A: The Steiff Co. in Germany was founded in 1880 by Margarete Steiff. Her first big seller was a stuffed elephant. In 1892, the first illustrated Steiff catalog showed elephants, monkeys, donkeys, horses, camels, pigs, mice, dogs, cats, hares and giraffes. In 1902, Steiff bears were shown at the Leipzig toy trade fair. The bears were a success in the U.S. under the name of “Teddy Bear” —- named after President “Teddy” Roosevelt. The trademark “Steiff Button in Ear” was added in 1904. The mohair tiger came in three sizes and had an embroidered pink nose. It sells for about $110. Glowing green eyes could add value.

Q: I found an odd, old nail that’s about 2½ inches long and has a flat round head that’s about ¾ inch wide. There are two numbers stamped on the top. Can you tell me what this was used for?

A: You have a date nail. They were primarily used by railroads on treated railroad ties to indicate the year the tie was treated or the year it was laid. Date nails were also used on some utility poles and other wood products. Most were made of steel, but some were made of iron or copper. Different shaped heads or letters were sometimes used to indicate the type of timber, whether it was new or used or something other than the date. Date nails were first used in France in 1859. They were used in the U.S. beginning in 1897. Use of date nails declined during the Depression and World War II. Almost no railroads have used them since 1970. You might be able to find the name or identifying mark of the nail manufacturer on the shank of your nail. There are collectors of date nails. A collection of railroad tie date nails from 1907 to 1940 sold for $36 at a recent auction of railroad memorabilia.

Tip: If the drawer in a cabinet sticks, buy some silicone spray. Spray only the runners and the sides of the drawer. Do not let any spray get on the front finish of the cabinet.

On the block

Current prices are recorded from antiques shows, flea markets, sales and auctions throughout the United States. Prices vary in different locations because of local economic conditions.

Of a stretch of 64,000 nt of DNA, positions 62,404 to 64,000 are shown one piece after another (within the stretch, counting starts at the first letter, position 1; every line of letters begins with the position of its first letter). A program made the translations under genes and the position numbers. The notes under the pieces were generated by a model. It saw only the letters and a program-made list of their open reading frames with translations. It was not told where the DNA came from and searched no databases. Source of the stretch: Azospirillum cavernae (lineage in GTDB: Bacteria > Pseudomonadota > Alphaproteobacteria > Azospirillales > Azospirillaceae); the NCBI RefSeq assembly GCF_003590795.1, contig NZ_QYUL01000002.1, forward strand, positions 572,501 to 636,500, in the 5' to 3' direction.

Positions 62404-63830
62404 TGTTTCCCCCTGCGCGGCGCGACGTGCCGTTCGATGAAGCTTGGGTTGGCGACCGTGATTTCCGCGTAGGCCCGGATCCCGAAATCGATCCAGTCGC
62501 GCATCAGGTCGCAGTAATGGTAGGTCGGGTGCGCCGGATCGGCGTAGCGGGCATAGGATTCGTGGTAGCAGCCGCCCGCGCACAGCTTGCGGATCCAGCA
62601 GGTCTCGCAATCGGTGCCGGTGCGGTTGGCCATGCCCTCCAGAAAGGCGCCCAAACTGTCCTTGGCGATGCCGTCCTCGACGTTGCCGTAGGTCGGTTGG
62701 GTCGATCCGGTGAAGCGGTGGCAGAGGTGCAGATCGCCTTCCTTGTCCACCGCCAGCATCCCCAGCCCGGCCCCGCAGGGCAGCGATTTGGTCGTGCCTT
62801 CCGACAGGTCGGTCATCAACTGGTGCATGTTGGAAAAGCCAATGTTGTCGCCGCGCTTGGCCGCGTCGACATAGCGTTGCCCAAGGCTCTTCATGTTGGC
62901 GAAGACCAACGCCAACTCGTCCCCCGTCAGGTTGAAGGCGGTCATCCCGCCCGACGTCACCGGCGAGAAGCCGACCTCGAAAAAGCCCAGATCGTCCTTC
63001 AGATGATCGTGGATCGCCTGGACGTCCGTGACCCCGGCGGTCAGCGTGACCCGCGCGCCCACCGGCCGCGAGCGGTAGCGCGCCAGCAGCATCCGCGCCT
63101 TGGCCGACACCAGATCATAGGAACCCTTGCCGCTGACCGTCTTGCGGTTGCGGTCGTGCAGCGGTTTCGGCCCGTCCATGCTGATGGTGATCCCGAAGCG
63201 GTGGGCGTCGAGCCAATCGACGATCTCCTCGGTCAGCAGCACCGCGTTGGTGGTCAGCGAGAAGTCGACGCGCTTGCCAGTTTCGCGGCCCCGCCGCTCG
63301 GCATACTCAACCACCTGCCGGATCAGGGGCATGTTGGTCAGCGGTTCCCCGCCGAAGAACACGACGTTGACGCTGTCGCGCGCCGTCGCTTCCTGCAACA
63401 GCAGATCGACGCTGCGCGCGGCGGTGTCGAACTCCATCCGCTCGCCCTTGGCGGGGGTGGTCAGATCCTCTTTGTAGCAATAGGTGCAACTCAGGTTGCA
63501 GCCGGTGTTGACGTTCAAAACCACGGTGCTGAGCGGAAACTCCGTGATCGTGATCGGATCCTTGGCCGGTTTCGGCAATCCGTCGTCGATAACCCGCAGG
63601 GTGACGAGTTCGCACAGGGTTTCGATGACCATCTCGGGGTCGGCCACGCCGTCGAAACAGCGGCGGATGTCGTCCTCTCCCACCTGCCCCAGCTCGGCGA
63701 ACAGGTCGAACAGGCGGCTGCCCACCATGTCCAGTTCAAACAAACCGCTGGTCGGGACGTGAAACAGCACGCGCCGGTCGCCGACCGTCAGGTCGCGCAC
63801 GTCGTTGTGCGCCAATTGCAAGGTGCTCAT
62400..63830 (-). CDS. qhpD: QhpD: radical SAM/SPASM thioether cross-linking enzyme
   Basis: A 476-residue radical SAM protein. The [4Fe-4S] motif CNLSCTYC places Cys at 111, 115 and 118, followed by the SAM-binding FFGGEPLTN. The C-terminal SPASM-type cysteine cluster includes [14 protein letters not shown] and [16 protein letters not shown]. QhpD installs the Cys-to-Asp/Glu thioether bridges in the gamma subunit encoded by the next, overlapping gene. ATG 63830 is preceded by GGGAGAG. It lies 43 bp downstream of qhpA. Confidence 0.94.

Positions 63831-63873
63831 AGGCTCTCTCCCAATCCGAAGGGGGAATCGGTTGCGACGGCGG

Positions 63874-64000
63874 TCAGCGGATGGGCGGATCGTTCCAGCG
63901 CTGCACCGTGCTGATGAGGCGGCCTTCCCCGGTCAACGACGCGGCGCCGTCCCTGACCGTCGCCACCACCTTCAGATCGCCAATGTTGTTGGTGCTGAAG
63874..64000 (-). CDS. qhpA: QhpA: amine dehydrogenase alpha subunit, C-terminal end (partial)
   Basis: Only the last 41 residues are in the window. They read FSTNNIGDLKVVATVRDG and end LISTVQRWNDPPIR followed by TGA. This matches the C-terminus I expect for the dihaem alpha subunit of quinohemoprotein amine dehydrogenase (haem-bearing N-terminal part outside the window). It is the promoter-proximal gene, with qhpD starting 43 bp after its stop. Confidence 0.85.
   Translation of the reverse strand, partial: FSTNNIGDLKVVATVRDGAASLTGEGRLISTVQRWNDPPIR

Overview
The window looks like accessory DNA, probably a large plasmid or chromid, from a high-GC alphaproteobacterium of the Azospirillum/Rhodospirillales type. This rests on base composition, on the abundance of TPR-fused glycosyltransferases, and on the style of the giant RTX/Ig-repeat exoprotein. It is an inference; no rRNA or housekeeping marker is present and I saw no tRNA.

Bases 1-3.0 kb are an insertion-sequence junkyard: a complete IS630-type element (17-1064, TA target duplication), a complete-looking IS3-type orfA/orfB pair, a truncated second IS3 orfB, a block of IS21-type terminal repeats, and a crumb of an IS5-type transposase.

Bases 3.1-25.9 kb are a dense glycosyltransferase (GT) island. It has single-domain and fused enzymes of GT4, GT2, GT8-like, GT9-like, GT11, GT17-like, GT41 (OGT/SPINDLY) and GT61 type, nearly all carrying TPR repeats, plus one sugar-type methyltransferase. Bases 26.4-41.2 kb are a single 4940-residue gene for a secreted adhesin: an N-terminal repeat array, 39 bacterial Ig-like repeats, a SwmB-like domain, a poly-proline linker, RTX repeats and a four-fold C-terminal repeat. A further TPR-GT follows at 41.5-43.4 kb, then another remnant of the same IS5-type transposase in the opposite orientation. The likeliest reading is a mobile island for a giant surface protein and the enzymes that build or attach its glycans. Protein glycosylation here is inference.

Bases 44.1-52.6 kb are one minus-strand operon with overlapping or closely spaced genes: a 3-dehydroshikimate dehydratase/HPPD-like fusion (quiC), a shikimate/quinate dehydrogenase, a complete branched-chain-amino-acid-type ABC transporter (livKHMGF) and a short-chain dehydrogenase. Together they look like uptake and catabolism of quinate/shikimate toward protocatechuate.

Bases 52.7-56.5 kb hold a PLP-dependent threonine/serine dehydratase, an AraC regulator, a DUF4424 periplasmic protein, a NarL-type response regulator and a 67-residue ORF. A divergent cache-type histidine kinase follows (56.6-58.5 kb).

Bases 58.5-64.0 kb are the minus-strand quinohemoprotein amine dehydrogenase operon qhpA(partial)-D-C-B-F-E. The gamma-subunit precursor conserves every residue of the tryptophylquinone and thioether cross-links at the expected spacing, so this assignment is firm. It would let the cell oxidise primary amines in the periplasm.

Paperweight, stylized giraffe, clear glass, acid etched mark with “Baccarat, France” and logo, 7½ inches, $50.

Advertising, oil can, McCormick-Deering Farm Machine and Implements, tin, stenciled ad on back for Geo. O. Fenstermacher, Selinsgrove, Penn., 8½ inches, $150.

Furniture, jelly cupboard, wood, overhanging top, two side-by-side frieze drawers over two doors with shaped scalloped panels, elongated block legs, Louisiana, 1800s, 54½ by 39 inches, $345.

Pottery vase, mirror black glaze with blue accents, bulbous bottom, elongated neck, flared rim, natural color inside, Chinese, 14½ by 8½ inches, $490.

Sterling silver cream pitcher, all over floral repousse decoration, elongated spout, pedestal foot, Baltimore Sterling Silver Co., 1894-1904, 4 by 7¼ inches, $570.

Majolica jardiniere, applied flower blossoms and leaves, mottled brown ground, elongated oval form, raised scroll handles with lion’s masks, raised turquoise liner with heart-shaped scallops, France, circa 1890, 10 by 17½ by 8½ inches, $630.

Toy, armored car, tin, camouflage paint, revolving turret on top, key wind, Marklin, 1930s, 6¾ by 14¼ inches, $880.

Print, wood engraving, Mother’s Horseshoe Geranium, signed by artist E. Hubert Deines in pencil, published by the Prairie Print Makers, mid-20th century, framed, 23 by 19 inches, $1,060.

Jewelry, pin, turtle, 18K gold, deep textured pattern on shell & legs, 11 turquoise beads, six diamonds, diamond eyes, marked “NM / 7603” for Neiman Marcus, 1¾ inches, $1,700.

Rookwood vase, squeezebag decoration, heart-shaped leaves and berries, swirled base design, mottled tan ground, swollen top, marked with Rookwood cipher and artist’s initials for William Hentschel, circa 1929, 9 ¾ inches, $2,770.